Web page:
More than likely, it goes back to the fact that Jerusalem was the mother church. It was here that the church was birthed, and all the other churches in the New Testament could trace their lineage back to that one church. As a matter of fact, every church today can trace its lineage back to the Jerusalem church.

On the Atlantic District, you will sometimes hear Woodstock Wesleyan referred to as the mother church of the district. It was there that the Reformed Baptist church was born in 1888.

Now eventually, the Reformed Baptist would merge with the Wesleyan Methodist Church, but we point to Woodstock, NB, as our first church.

Sometimes people will ask me where the Guptills originated from. There are Guptills all over the world. There is even a Facebook Page called “What’s a Guptill.”  There are Guptills right across Canada and the US, as well as in Australia and New Zealand.  But nobody really knows where we came from. All we know for sure is that in 1670 a man by the name of Thomas Gubtail appeared in Portsmouth, New Hampshire.  But nobody knows for sure where he came from, although there is speculation that he came from Wales.  But there are no Gubtails there now and no historical proof that there were any there then.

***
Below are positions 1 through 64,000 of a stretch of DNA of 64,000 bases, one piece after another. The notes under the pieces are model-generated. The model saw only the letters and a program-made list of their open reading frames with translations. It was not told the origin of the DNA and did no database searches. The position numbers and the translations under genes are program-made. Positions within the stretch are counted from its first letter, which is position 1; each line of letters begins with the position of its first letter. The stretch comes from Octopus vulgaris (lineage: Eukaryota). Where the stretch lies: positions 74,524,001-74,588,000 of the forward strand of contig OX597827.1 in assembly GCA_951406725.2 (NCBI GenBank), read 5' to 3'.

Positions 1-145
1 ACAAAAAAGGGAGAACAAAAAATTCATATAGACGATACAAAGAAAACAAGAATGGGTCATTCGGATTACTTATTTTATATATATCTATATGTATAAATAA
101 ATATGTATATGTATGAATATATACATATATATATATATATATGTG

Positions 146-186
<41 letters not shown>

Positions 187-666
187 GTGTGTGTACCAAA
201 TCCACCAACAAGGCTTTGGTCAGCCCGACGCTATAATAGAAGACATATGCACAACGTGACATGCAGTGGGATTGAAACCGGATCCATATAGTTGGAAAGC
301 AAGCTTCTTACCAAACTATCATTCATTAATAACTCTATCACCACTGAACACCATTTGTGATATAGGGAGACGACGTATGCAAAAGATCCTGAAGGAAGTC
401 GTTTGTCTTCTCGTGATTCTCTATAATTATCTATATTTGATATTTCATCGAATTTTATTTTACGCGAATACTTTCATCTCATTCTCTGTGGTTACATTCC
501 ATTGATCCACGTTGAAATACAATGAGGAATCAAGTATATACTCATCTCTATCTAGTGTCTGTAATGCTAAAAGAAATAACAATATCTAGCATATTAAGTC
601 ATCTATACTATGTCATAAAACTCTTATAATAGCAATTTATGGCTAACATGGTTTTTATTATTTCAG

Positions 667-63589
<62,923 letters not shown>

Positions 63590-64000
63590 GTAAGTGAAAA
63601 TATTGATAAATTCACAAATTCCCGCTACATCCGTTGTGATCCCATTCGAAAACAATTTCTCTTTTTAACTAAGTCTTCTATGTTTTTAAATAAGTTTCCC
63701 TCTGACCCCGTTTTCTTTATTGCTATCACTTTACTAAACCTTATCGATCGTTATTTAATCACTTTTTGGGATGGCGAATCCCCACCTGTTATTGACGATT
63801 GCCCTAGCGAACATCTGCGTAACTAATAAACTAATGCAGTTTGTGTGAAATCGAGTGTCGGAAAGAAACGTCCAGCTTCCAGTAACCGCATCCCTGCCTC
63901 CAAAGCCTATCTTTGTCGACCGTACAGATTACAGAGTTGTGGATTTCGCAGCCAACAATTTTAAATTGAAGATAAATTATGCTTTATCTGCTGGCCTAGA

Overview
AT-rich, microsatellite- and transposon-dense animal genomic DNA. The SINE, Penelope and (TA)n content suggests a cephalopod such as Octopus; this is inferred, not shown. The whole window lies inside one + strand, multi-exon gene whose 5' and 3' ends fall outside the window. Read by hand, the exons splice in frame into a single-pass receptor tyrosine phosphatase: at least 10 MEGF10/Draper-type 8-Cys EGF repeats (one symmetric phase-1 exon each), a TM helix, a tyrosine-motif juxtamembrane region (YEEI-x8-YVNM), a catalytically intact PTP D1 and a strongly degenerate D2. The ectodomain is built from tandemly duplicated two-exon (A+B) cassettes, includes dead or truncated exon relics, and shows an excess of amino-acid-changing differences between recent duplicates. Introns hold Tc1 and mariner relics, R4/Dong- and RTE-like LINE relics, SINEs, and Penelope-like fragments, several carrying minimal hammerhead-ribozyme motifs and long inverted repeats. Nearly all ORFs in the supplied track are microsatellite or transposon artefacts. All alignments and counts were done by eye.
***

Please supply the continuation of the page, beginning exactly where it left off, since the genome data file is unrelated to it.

But that was what was called a tangent. 

Paul explains the mother church concept when he writes in Romans 15:26–27 For you see, the believers in Macedonia and Achaia have eagerly taken up an offering for the poor among the believers in Jerusalem.  They were glad to do this because they feel they owe a real debt to them. Since the Gentiles received the spiritual blessings of the Good News from the believers in Jerusalem, they feel the least they can do in return is to help them financially.